2nd Story Theatre's second summer show is Noel Coward's "Hay Fever". He based this show on the real life of Laurette Taylor and her family. She played Amanda in "The Glass Menagerie" on Broadway. This classic comedy introduces the audience to the uber-bohemian Bliss family, the father, a famous writer, the mother, a renowned actress, and two equally eccentric children. Each one invites a friend to their summer home without letting the others know. Then this is where the hosts foist each of their guest's on a different family member with alarmingly delightful results. The show is a mixture of high farce and a comedy of manners and shows how the self-centered behavior of the hosts drives their guests crazy while they humiliate and confuse them. Director Ed Shea picks the best 9 performers to fill these wild and madcap roles.
The comic moments grow funnier as the show progresses as the audience witnesses how this family treats and mistreats their guests. Ed gives his cast some clever comic bits to perform especially clever is the charades sequence when mother and two children engage their guests with a surprising ending of the second act. The disgruntled guests compare notes in the latter act with the same feelings shared among them. Playing the theatrical mother, Judith is Joanne Fayan. She is a gorgeous red head and is superb in this role. She runs the gamut of emotions while running rough shod over not only her family but their guests as well. Joanne is hilarious in the charades scene and when she puts the moves on the boxer and the diplomat is also very funny. Her interactions with the whole cast is splendid and the bickering of the Bliss family is sublime. Her dancing segment for the diplomat is fabulous and she wins thunderous applause for it. John Michael Richardson is also hilarious as the foppish husband. His one liners will leave you laughing merrily all night long. Also funny is when he reads from his book and the family keeps interrupting and arguing with him. His flirtation with Myron is another laugh out loud moment.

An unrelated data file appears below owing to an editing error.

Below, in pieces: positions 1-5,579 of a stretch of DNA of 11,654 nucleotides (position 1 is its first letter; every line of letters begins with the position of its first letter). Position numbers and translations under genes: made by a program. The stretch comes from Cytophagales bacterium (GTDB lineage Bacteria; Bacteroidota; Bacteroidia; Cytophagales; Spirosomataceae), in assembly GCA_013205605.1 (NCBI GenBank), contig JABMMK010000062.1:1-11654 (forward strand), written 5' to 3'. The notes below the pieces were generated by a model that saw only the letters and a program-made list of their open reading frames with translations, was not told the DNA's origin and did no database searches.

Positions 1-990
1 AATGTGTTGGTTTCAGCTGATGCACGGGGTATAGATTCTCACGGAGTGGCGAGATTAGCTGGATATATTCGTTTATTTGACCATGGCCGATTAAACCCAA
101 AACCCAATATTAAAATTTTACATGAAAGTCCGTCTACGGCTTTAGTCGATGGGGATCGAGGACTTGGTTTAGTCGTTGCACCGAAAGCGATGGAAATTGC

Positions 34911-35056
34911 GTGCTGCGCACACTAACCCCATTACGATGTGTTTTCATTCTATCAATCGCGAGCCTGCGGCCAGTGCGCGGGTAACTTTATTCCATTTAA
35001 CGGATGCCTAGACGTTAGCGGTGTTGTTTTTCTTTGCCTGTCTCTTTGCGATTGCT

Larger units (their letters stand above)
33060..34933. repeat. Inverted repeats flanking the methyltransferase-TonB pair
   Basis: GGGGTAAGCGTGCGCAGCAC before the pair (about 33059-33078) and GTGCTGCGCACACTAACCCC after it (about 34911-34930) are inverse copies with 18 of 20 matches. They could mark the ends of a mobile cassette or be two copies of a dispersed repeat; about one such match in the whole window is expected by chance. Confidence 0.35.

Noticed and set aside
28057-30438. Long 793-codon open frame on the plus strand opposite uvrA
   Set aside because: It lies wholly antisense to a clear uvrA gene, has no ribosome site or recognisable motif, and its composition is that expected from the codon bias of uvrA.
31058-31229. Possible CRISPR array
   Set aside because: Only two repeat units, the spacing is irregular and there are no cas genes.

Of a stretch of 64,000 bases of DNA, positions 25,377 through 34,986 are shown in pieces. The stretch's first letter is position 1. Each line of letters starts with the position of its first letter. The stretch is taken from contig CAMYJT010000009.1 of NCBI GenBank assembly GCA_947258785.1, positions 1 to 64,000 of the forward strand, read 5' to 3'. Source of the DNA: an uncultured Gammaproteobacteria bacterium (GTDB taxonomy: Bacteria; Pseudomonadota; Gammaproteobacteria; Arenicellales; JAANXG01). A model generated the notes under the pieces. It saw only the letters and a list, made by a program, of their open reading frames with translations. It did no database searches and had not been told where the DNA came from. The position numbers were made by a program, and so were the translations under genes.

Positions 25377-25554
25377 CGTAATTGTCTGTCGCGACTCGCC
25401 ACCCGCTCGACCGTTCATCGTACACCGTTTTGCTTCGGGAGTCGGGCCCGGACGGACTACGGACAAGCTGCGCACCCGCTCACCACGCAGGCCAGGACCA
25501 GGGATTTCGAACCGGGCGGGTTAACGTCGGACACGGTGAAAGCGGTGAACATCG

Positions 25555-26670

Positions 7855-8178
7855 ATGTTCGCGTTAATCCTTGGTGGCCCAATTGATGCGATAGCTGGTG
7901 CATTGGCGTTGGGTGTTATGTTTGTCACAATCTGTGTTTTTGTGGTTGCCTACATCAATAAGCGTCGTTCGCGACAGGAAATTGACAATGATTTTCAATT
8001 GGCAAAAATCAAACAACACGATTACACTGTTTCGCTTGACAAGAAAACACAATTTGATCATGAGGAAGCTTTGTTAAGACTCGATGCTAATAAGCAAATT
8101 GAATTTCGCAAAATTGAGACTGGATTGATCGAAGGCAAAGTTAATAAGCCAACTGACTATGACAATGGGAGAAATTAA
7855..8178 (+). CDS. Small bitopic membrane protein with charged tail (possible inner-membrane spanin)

Patrick Saunders shines as the son who is a spoiled brat artist. His leaping into Myron's arms and his engagement announcement to another guest is wonderfully done. Rachel Nadeau is the gauche sister who tries to be sophisticated. She has several funny moments especially comic is the bickering scene with her brother, her being seduced by Sandy in the library and the game seq. The guests are wonderfully played by topnotch performers, too. The young boxer, Sandy Tyrell whom Judith takes a shine to is played excellently by Brendan Macera who is tall, blond and handsome. He handles this comic role with ease. Some of his funniest moments are when Judith is admiring him, when he doesn't understand the adverb game and when Sorel puts the moves on him in the library. Myron is excellently played by David Sackal. He delivers a comic portrayal especially in a flirtation scene that will leave you in stitches.The humiliated flapper is well played by Amy Thompson as is the stiff and stuffy diplomat, Richard Greatham who is easily embarrassed is well played by Nicholas Thibeault. Rounding out the cast as Clara the maid is Susan Bowen Powers. The gorgeous multitude of 1920's costumes are by Ron Cesario and the equally gorgeous set with Persian rugs is by Karl Pelletier. So for a rousing night of hilarity and a trip back to the roaring 20's, be sure to catch "Hay Fever" at 2nd Story Theatre.